You are not just a (Insert language here) programmer

This is probably be one of those rant posts, so beware. I was listening to one
of the podcasts I try to regularly listen, and heard a good description of a
web developer. I like to call myself many names, and one of them is my
linkedin title Junior Shark Trainer, one of them is web developer, which
could be more precise (or broad) title than ruby on rails programmer.

If you do web development, or desktop application development (do those people
still exist, hello? :)), you are required to know a couple more things than
just wielding your programming language like a light saber, and slashing your
enemies with it. Here is an example, in the past 4 months, excluding the
text editors I work with, and explored, on the tasks involving web
I used:

  • bash (to write server creation and management scripts and various other
    little things)
  • sed (google it, it will blow your mind)
  • ruby (duh!)
  • javascript (and coffeescript)
  • html (plus erb, haml, handlebars)
  • css (sass, scss)
  • sql (yes it still exists, even if you are working with rails)
  • regular expressions
  • centos linux distribution

And probably a lot of other things that I can’t even remember but went into
web development process. OK, if your job title is Systems Programmer II
then you are probably only expected to know how to fire up your editor, and
crunch out code. I’m happy I never had to work at a company where someone else
had to set up my development environment for me each time I got a new
computer. I made a reference to being able to craft your own light saber in a
post called Importance of installing your own development machine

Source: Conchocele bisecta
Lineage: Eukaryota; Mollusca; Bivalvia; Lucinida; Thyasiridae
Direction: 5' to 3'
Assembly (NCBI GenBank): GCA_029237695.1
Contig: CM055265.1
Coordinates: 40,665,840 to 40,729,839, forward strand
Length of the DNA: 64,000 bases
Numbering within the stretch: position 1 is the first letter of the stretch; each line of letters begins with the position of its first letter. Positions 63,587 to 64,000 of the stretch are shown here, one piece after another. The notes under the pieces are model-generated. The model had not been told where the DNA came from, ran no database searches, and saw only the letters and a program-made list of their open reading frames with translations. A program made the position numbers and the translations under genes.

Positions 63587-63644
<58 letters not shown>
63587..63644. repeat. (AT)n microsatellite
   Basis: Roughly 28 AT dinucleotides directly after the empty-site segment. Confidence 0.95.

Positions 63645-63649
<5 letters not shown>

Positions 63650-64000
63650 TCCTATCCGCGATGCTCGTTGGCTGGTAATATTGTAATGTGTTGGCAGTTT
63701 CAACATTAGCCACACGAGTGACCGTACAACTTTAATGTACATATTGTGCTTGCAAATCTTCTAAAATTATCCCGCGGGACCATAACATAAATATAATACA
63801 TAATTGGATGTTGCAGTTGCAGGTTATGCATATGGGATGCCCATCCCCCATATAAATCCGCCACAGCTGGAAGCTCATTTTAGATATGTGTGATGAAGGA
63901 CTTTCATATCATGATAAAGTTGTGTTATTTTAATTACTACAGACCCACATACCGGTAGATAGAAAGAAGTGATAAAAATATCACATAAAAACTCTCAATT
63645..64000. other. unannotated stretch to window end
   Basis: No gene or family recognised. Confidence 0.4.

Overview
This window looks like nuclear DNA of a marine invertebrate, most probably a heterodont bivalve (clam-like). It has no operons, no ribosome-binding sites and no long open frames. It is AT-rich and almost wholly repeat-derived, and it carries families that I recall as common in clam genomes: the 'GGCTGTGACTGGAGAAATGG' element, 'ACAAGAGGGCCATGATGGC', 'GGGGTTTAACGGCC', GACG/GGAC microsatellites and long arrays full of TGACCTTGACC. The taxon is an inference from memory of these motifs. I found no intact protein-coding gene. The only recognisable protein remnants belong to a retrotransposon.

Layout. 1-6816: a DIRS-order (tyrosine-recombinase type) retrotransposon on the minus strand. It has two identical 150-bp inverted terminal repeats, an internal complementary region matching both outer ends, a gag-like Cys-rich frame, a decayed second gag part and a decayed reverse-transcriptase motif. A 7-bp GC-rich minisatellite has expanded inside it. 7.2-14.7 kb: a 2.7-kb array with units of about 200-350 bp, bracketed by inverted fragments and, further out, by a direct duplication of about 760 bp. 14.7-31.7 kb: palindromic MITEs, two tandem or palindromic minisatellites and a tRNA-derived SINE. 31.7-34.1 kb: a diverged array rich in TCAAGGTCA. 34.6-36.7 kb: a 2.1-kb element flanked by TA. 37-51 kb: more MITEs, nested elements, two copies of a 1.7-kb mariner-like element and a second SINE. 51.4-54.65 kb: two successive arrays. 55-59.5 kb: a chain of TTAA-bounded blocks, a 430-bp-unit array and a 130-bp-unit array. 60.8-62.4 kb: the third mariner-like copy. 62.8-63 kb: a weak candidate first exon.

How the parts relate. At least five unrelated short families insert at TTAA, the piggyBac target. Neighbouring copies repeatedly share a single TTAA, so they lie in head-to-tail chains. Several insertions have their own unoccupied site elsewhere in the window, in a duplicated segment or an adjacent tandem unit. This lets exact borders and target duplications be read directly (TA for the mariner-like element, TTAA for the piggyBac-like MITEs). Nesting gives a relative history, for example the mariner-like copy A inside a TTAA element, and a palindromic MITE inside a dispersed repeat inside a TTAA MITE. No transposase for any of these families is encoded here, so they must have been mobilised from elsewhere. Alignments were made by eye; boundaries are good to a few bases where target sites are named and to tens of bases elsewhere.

from more than two years ago, and I still hold that reference true. If you
consider yourself a developer, you should be able to set up the thing you are
going to develop. I’m not talking about knowing everything about anything. As
you don’t have to know how to set up reverse proxy and make your
infrastructure able to scale vertically and horizontally, on the click of a
button. But if you, let’s say, want to bootstrap your startup, all of those things can be
of use, before you can delegate them to employees.

Not my job syndrome also comes to mind, and I’ve had it before. Nowadays I
look at it differently. It’s not my job to design and improve existing UX
interfaces, but I’ve gotten interested in doing it at the moment. Or writing
copy, marketing, trying to increase conversion, or basic design, none of it
was my job a year ago. If I think about it, even web development was not my
job seven years ago. I was a back-end database (oracle) programmer, the SQL
skills are really useful even to this day.

So, embrace every learning opportunity, learn something from it, and do try
everything. Even the ugly marketing/business/sales side of things, which is
the hell on earth for an average developer, but if you are a freelancer, I
won’t break this to you gently. YOU ARE ALREADY RUNNING A BUSINESS, a
business of one that is, but still a business.

I might change my title to Thought Leader in training, whatever that might
be. I just hope I’ll never get to be Programmer Level III anywhere. Who would say,
it’s not that big of a rant after all.

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